• Either way, employment should rebound further over the coming quarters as vaccines become available and restrictions on activity are eased. All told, we expect employment growth to consistently outpace labour force growth, which will gradually push down the unemployment rate.
  • The jobless rate only rose from 2.4% in February to a peak of 3.1% in October, far smaller than the 1.7%-point rise during the Global Financial Crisis. Both the job-to-applicant ratio and Q4 Tankan are consistent with the jobless rate rising further. But more important than their level is that they have both begun to signal a tightening of labour market conditions. (See Chart 29.)
  • Slumping overtime pay and bonus payments have resulted in a sharp fall in overall wages. (See Chart 30.) But regular earnings have held up. A tightening labour market should lift regular wage growth to 0.5% by 2022.
  • The recovery in overtime pay may stall for now as the services sector faces near term headwinds from tightening coronavirus restrictions. Overtime hours in the hard-hit accommodations and food & drink sectors were still roughly a quarter down on pre-virus levels in November. But they should resume their recovery later in the year once vaccinations allow those sectors to follow the manufacturing sector back towards full health. (See Chart 31.)
  • And while overall wage growth probably weakened much further in December due to a sharp fall in end-of-year bonuses, growth in both bonuses and contracted wages should now be recovering strongly. (See Chart 32.) We expect overall wage growth to turn positive later this year.

Labour Market Charts

Chart 25: Participation Rate
(%)

Chart 26: Labour Force & Employment
(Quarterly, Millions)

Chart 27: Composite Employment Survey
& Employment

Chart 28: Furloughed Workers & Employment Adjustment Subsidies Paid Out (Monthly)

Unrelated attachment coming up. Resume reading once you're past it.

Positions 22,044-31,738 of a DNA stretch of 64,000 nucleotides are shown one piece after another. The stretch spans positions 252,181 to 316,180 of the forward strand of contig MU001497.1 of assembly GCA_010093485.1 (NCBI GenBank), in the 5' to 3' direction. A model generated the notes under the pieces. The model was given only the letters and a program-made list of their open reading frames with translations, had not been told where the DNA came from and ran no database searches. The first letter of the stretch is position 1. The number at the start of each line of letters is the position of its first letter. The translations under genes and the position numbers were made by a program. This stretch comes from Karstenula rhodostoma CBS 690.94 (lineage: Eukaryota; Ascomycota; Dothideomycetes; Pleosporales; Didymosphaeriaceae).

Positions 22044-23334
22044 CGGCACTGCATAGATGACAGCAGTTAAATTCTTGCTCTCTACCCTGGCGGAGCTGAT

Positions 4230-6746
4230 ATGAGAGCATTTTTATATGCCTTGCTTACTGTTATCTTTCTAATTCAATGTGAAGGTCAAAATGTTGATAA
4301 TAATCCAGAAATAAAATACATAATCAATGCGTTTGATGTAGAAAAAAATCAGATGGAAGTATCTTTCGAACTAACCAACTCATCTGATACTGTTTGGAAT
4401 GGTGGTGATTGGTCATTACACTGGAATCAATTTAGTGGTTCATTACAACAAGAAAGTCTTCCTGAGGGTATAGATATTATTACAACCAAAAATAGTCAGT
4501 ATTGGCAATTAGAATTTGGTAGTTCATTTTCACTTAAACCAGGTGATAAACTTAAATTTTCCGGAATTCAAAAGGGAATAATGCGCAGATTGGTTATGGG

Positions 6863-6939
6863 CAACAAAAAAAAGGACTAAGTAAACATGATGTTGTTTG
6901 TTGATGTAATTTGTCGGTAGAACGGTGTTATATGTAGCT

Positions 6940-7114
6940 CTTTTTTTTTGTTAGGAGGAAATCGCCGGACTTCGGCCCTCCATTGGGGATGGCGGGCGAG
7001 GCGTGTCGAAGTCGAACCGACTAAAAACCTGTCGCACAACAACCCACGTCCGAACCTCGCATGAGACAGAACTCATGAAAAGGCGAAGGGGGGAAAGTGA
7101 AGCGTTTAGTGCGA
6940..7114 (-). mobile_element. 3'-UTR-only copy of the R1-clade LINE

Chart 29: Labour Market Tightness
& Unemployment Rate

Chart 30: Labour Cash Earnings (% y/y)

Chart 31: Overtime Hours per Employee (% y/y)

Chart 32: Labour Cash Earnings (% y/y)

Sources: Refinitiv, MHLW, Markit, Capital Economics


Prices

Weak but positive inflation on horizon

  • Inflation has held up well reasonably well during the coronavirus crisis. With energy prices recovering, it’s likely to be positive across most of this year. We expect both headline and core inflation to stabilise at around +0.3% next year.
  • Headline inflation has weakened significantly in recent months, largely due to a slump in energy prices. (See Chart 33.) To be sure, underlying inflation has also turned negative. But once we strip out temporary distortions from the recent domestic travel subsidies underlying inflation has remained positive.
  • The artificial drag from the Go To Travel campaign should temporarily be lifted. Go To has been halted nationwide for the two weeks ending 11th January though we expect that to be extended to at least end-February given the surge in infections. Those government subsidies – which cover 35% of domestic travel expenses – have been knocking 0.4%pts off headline inflation since they were launched in late-July.